Receiving top marks across the board during all of our tests, SterlingPro's double walls provide excellent insulation, meaning the coffee stays hot, while the exterior unit remains cool to the touch (neither of which is guaranteed from other materials). The lid can also be spun around to seal off the pouring spot and hold in heat when not in use.
The snugly fitting filter is equipped with double screens, preventing grounds from sneaking into your cup, and every part of the press is constructed from rust-free stainless steel, meaning it would take an act of God for this baby to deteriorate or break. It’s relatively lightweight for a metal model, and easy to operate too; the lid fits snugly, and the plunger pushes down smoothly, without excess effort.
It’s a cinch to clean because its dishwasher safe, but not a problem to scrub by hand, as the filters can be removed, and the canister doesn’t include any outer casings to fumble with. It boasts an especially large capacity (holding about six mugs, where the average in this size-class is four), and is multi-use, good for making anything from cold brew to hot chocolate, and produces perfectly frothed milk in seconds. On top of that, it’s available for a great price — while stainless steel presses can flirt with the $100 range, the SterlingPro clocks in at around $30.
See more of the best French presses we tested and reviewed.
6. The best pour-over coffee maker: Hario V60 Coffee Dripper 02 Ceramic
The Hario V60 Coffee Dripper 02 Ceramic pour-over coffee maker’s design doesn’t appear to be unique. At first glance, it looks exactly like every other over-the-mug model we tested. What sets this model apart (and puts it at the top of most coffee enthusiast’s lists) is the interior spiral ribs and extra-large drip hole.
Most of the pour overs we tested had one to three tiny holes in the bottom, which slow down the draining process. With the Hario’s large drainage hole, you can brew coffee as fast as you like! Not only that, but those ribs give the grinds more room to expand, increasing the amount of water you can hold in the cone.
Fast isn’t necessarily better, but it does give you more options. You could brew a cup in less than two minutes, or you can slow down the rate at which you pour the water and draw things out to a full four minutes. At the end of the day, both our fast- and slow-pour tests resulted in a delightful cup of coffee with a rich mouthfeel, a robustly fruity backbone, and almost no detectable bitterness.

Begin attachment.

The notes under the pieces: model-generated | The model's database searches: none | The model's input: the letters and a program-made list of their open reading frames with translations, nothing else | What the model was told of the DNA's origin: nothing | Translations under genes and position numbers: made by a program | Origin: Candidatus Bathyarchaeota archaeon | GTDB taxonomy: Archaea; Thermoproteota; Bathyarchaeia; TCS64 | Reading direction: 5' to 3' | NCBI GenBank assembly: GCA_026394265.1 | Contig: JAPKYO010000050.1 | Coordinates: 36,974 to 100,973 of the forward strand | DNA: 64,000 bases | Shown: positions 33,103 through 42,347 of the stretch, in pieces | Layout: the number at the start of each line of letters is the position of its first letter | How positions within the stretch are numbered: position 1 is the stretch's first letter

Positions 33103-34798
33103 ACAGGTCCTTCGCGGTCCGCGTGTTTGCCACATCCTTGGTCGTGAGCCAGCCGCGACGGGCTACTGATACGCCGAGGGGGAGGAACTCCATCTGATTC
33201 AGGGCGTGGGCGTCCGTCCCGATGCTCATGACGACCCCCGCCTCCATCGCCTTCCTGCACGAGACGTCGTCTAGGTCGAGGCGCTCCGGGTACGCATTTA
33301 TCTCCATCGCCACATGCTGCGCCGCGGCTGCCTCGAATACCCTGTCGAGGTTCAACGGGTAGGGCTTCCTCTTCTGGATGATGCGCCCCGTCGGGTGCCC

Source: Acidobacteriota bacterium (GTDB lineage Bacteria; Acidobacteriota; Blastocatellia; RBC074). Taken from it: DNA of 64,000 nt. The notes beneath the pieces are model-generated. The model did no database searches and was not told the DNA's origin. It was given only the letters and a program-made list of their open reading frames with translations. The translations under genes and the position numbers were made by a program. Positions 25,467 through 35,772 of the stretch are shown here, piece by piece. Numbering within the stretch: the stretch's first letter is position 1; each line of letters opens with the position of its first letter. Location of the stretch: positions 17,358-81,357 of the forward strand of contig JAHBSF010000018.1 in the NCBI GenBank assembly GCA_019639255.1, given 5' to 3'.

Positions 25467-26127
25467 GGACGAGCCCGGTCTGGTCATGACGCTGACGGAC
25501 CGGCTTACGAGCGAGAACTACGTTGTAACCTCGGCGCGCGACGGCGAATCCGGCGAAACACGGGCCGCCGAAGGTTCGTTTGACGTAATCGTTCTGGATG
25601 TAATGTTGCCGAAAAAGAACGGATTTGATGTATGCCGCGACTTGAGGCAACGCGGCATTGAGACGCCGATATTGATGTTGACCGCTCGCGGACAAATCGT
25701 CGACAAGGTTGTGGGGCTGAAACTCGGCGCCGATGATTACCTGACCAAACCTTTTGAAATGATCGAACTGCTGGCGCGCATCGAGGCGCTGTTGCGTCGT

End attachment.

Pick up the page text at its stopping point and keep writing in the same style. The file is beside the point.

We also liked that a standard paper filter fit perfectly in the cone, and the ceramic construction retained the water’s heat well enough to create an even brewing process and a hot cup of coffee.
See more of the best pour-over coffee makers we tested and reviewed.
7. The best electric coffee percolator: Maxi-Matic Elite Platinum
If you’re unfamiliar with a percolator, you’re not alone: Its popularity peaked in the '70s and has been eclipsed by drip coffee makers and single cup pod brewers. A percolator looks like an electric tea kettle, but inside, there is a long stem that extends from the bottom carafe where water is kept, to the basket up top where coffee grounds are held. When the water heats in a percolator, it causes steam and water to travel up that hollow stem and move through the coffee grounds.
Except for a transparent top knob (which aids in one of the understood pleasures of percolating—watching the coffee circling), the Maxi-Matic is composed mainly of stainless steel. That speaks to why it brewed one of the most balanced, flavorful cups of the bunch since plastic mechanisms (especially when they contain BPA) can transmit chemicals, and lead to off-tastes and aromas.
It has all of our preferred percolator elements such as separate power and ready-to-drink indicator lights, its comfortable-to-hold, heat-resistant handle, and a thin, curved spout that aids in pouring and prevent drips. Yet the Maxi-Matic also one-ups the other models we tested with a few unique advantages.
The pot can be lifted off the heating element completely for seamless, cordless serving, then returned to its base, where it will be kept warm automatically. But it also has a boil dry safety feature, which, even when plugged in, ensures the pot won’t continue to heat once there’s no liquid inside.
See more of the best electric coffee percolators we tested and reviewed.
How we tested
We made pots, cups, and batches of coffee, using the trendiest, most popular coffee products on the market. We assessed subjective questions, such as how easy it was to use the machine, how comfortable it was to pour coffee into mugs, and how simple the machine was to clean.
We also addressed objective questions, including if there were any grinds in our coffee, the quality, build and durability of the machine, and our overall experience with each unit. We also evaluated how easy it was to froth milk in each machine if it has milk frothing feature.
Prices were accurate at the time this article was published but may change over time.
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This article originally appeared on Reviewed.com: The best coffee makers, including Keurig, Nespresso, and more